ISSN (Print) - 0012-9976 | ISSN (Online) - 2349-8846

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Who Bears the Burden of Rising Prices of Petroleum Products Due to Taxes in India?

The hike in the prices of petroleum products in India post 2014, primarily due to higher petroleum taxes, is examined. Household consumption expenditure data collected from the India Human Development Survey (2011–12) is analysed using the input–output framework to understand both the direct and indirect effects of rising prices of petroleum products. Results indicate that petroleum taxes are highly regressive, especially at the bottom two consumption expenditure deciles, as raising prices of petroleum products increases the overall cost of living. Results also reveal that households in the middle- and upper-income groups have the similar burden of rising petroleum prices, indicating that tax is not progressive.

The authors thank the anonymous reviewer/s for their valuable comments on the first version of the paper.

Taxes on petroleum products such as petrol and diesel are generally regarded to have welfare and distributional impacts on people. It results in price rise, affecting people’s lives directly and indirectly (Symons et al 2002; Feng et al 2018). The direct impact of a price hike manifests through the demand side in the form of a decrease in the consumption of other essential goods and services. It depends upon the market structure and degree of price elasticity of demand due to a decline in the overall purchasing power of the households. The indirect impact arises through the supply side as these products are widely used as essential inputs in the production process (Agostini and Jimenez 2015; da Silva Freitas et al 2016). Thus, an increase in the price of petroleum products may increase the output price and thereby affect the spending capacity of the bulk of the society. For example, diesel which is primarily used in India’s transportation sector accounted for about 40% of the total petroleum products consumed in India during 2018–19 (GoI 2019). Therefore, an increase in the diesel price would necessarily increase the transportation cost of both people and goods and services, and as a result, the price of essential goods and services would rise (Patra 2018).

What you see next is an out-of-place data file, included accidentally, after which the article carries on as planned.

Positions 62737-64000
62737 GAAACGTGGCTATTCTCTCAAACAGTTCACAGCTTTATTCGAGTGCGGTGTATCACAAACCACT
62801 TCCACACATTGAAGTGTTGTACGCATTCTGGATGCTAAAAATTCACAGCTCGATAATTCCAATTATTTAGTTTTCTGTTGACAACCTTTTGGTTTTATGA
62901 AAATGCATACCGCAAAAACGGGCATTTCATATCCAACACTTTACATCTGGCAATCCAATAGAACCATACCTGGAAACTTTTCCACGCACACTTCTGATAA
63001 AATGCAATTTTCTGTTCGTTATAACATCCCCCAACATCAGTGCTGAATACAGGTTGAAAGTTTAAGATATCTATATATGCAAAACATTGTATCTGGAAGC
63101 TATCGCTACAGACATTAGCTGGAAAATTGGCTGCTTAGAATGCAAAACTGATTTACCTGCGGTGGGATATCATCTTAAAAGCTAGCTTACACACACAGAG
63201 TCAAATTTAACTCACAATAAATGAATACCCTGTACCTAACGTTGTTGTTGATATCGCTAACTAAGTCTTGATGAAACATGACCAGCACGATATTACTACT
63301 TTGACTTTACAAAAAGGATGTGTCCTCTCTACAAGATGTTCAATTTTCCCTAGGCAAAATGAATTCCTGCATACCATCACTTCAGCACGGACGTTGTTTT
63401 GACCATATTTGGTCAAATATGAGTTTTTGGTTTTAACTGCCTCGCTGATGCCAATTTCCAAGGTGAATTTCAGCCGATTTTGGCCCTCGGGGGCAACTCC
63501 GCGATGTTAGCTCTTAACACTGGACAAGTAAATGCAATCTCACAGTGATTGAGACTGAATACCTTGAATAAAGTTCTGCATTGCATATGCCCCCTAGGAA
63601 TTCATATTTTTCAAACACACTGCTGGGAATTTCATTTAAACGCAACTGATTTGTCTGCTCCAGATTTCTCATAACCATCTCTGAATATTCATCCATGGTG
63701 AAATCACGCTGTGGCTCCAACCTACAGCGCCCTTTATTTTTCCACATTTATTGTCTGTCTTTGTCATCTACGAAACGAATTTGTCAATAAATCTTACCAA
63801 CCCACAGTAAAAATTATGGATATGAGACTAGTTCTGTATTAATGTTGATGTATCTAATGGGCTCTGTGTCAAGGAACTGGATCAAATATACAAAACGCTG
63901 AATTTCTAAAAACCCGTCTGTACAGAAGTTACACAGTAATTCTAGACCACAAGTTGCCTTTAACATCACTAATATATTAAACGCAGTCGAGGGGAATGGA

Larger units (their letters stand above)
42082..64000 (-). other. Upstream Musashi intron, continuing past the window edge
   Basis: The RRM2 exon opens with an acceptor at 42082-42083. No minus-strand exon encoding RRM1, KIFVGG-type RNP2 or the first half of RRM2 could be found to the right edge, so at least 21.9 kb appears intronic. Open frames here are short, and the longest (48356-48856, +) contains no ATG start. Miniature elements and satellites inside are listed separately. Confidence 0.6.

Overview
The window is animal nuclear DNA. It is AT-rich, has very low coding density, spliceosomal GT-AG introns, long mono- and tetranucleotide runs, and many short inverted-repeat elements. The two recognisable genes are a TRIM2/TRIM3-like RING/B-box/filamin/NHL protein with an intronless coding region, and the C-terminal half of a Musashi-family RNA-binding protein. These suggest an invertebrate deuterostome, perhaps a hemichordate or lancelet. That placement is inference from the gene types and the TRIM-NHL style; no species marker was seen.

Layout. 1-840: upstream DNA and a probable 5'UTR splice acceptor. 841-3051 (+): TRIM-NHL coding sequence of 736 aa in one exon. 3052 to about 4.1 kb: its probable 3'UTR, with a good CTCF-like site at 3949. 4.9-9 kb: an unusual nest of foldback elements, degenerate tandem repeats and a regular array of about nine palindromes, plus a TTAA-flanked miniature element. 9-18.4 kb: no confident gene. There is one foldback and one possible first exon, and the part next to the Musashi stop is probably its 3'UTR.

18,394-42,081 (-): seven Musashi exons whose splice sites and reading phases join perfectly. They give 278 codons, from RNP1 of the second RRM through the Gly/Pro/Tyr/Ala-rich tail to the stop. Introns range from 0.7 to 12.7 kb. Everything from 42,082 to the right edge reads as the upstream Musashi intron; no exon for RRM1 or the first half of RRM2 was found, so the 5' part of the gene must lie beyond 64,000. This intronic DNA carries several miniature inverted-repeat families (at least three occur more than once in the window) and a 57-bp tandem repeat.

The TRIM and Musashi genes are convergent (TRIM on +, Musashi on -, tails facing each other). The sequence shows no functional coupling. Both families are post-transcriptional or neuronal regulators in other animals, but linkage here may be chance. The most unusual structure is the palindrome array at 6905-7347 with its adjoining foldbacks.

The distributional impact of fuel price hike may also vary between developed and developing countries (Blackman et al 2010). While a price hike is expected to be generally regressive in developed countries where vehicle ownership is widespread across all socio-economic classes, in developing countries, it would be less regressive as vehicles would be owned mostly by members in the higher deciles of the income distribution (Sterner 2007). However, while considering the extent of the availability of public transport, petroleum tax would be more regressive in poor and developing countries as most people use public transportation. Hence, an increase in the price of transportation fuel would raise the cost of transportation (Blackman et al 2010; Melnnes 2017). For example, while in the United States (US) and the United Kingdom (UK), 980 and 850 per 1,000 individuals own a car, respectively, in India, it is just 22, indicating that most Indians still rely on public transportation.

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Updated On : 24th Apr, 2023
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